City Hall has posted a draft budget for the capital for the next three years on its web site, with estimates up to 2016.
Mayor Sergei Sobyanin will formally present the document at a government meeting in the near future, said Mayor's Office spokeswoman Gulnara Penkova.
This is the first budget that the Sobyanin administration has prepared on its own. The 2011 budget legislation was drafted under former Mayor Yury Luzhkov and only adjusted by Sobyanin.
Both income and spending will increase in each of the next five years. The deficit will shrink slowly — by only 15.4 billion rubles ($532 million) over the next three years. The main sources for covering the deficit next year will be revenue from privatization (more than 47 billion rubles) and funds carried over in government accounts (almost 203 billion rubles, including funds raised in the sale of Bank of Moscow).
The Moscow government does not intend to use borrowed funds next year. The total volume of its debt should decrease from 347.7 billion rubles to 232.7 billion rubles. This year, the capital has set out to pay back its debts ahead of schedule, a City Hall official said. It is assumed that about 30 billion rubles will be spent on this. In this regard, Moscow's policy differs markedly from that of the federal government, which foresees debt in 2011-14 increasing from 11.2 percent of gross domestic product to 17 percent — almost 12 trillion rubles.
Sobyanin is the first to put into practice at least two innovative measures the Russian government could not pull off. The capital presented a five-year budget plan and the budget was classified in a new way — expenditures were grouped not by departments, but according to approved programs. As instructed by Prime Minister Vladimir Putin, the federal government also intended to switch to program-classified planning to link government departments' spending to the tasks that were set for it. The federal government delayed the reform, due no later than 2013, in March because government departments were unprepared and elections are upcoming.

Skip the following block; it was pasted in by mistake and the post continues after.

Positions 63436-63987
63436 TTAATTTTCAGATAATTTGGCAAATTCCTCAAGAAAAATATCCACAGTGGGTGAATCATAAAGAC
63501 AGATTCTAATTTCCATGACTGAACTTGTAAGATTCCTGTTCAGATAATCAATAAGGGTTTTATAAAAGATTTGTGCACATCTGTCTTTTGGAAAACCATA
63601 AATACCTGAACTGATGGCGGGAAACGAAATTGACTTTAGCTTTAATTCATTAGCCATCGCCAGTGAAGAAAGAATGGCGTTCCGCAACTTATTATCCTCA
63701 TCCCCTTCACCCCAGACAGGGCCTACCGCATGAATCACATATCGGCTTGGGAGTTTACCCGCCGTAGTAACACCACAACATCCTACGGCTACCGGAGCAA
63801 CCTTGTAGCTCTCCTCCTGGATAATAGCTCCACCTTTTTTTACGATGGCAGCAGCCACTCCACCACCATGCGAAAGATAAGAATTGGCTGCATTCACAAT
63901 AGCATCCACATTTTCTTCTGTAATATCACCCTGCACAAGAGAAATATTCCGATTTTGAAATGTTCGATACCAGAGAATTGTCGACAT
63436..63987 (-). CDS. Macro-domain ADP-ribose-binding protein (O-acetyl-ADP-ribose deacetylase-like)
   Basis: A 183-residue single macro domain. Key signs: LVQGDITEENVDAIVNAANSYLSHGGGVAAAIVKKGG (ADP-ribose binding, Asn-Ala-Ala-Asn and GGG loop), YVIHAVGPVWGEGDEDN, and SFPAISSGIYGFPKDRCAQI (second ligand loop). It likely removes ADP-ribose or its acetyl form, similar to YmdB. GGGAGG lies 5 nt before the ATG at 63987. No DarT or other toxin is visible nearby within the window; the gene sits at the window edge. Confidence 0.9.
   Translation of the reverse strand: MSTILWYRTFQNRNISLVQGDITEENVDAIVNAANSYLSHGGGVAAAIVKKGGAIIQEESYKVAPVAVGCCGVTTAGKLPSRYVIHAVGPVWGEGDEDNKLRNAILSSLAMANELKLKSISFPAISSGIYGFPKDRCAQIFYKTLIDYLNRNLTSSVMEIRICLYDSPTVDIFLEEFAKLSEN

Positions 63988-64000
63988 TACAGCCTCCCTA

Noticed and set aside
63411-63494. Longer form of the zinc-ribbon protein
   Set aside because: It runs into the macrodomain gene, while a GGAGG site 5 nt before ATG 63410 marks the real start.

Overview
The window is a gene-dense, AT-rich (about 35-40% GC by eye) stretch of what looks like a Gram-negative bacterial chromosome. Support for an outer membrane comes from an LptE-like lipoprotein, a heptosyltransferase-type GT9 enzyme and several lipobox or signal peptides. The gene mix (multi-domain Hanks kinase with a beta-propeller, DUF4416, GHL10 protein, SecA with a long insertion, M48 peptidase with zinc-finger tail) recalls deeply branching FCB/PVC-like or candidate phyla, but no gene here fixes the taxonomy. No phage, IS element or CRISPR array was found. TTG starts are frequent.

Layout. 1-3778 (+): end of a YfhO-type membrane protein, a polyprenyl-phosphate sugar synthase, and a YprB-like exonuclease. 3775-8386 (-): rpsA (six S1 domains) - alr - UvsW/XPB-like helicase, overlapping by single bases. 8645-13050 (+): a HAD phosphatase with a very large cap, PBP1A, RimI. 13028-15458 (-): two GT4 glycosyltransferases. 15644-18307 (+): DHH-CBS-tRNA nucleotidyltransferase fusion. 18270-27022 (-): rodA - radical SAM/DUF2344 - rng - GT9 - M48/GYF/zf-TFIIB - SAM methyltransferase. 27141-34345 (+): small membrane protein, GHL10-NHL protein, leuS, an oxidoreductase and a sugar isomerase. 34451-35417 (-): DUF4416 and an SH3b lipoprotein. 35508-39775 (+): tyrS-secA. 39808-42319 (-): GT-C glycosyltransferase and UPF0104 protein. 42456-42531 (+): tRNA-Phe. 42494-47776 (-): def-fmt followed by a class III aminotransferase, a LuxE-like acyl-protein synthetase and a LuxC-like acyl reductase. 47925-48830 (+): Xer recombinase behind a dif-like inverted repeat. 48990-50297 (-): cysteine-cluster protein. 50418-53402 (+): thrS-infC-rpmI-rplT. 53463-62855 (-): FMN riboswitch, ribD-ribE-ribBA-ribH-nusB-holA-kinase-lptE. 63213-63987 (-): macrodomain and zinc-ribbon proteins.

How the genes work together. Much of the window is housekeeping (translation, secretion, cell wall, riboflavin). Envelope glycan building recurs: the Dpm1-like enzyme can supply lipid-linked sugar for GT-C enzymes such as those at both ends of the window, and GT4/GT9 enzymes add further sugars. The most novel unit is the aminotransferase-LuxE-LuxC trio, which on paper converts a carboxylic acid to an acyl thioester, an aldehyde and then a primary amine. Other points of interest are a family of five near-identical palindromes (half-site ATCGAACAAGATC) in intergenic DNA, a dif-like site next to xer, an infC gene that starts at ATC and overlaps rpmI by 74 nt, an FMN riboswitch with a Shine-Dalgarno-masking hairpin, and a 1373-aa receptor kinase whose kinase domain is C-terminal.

The capital's budget comprises 17 state programs, which account for 90 percent of all expenditures. The social program is the most expensive, involving about 22 percent of spending over the three years, and will grow from 338.4 billion to 377.4 billion rubles. The second most costly is the transport program, with costs growing from 328.3 billion to 378.4 billion rubles. In third place, spending on educational development will rise from 259.8 billion to 283.3 billion rubles. The least expensive program is energy conservation: The government is prepared to spend between 700 million and 800 million rubles on this project. Social expenditure will make up almost 60 percent of total spending; investment costs more than 28 percent.
Moscow's draft budget does not allow for the city's newly expanded borders, a government official noted.
It has not yet been decided exactly how the new territories will be funded, he said: "Additional expenditures, more than 20 billion rubles, may arise, but it will be possible to correct these with amendments."